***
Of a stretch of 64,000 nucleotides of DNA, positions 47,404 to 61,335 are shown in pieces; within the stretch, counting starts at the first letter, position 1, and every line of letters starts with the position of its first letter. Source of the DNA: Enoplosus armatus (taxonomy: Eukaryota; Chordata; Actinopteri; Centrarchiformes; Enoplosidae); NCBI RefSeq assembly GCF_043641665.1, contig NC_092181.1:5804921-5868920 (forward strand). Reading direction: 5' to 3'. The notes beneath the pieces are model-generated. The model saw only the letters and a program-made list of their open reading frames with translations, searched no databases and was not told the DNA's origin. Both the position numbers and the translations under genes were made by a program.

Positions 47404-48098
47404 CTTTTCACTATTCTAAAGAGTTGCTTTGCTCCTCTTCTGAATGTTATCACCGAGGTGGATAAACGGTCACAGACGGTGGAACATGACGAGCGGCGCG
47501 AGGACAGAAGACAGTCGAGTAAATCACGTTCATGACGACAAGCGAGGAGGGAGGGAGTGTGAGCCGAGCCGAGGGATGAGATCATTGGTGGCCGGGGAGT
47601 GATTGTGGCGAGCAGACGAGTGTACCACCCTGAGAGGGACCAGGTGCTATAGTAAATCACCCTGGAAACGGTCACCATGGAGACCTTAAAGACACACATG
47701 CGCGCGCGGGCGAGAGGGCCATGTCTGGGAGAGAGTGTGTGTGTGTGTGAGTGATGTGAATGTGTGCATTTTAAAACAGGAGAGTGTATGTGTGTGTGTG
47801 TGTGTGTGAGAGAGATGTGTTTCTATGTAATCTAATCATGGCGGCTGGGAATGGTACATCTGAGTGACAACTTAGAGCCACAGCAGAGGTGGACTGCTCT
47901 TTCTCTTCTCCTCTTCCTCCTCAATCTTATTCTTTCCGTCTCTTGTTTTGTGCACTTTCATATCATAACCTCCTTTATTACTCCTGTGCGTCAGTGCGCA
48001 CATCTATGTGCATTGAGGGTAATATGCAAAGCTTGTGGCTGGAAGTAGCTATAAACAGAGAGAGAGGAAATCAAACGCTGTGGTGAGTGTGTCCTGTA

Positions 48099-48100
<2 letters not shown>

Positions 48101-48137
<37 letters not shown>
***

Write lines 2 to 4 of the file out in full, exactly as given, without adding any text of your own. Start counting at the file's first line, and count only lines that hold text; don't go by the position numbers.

Positions 47404-48098
47404 CTTTTCACTATTCTAAAGAGTTGCTTTGCTCCTCTTCTGAATGTTATCACCGAGGTGGATAAACGGTCACAGACGGTGGAACATGACGAGCGGCGCG
47501 AGGACAGAAGACAGTCGAGTAAATCACGTTCATGACGACAAGCGAGGAGGGAGGGAGTGTGAGCCGAGCCGAGGGATGAGATCATTGGTGGCCGGGGAGT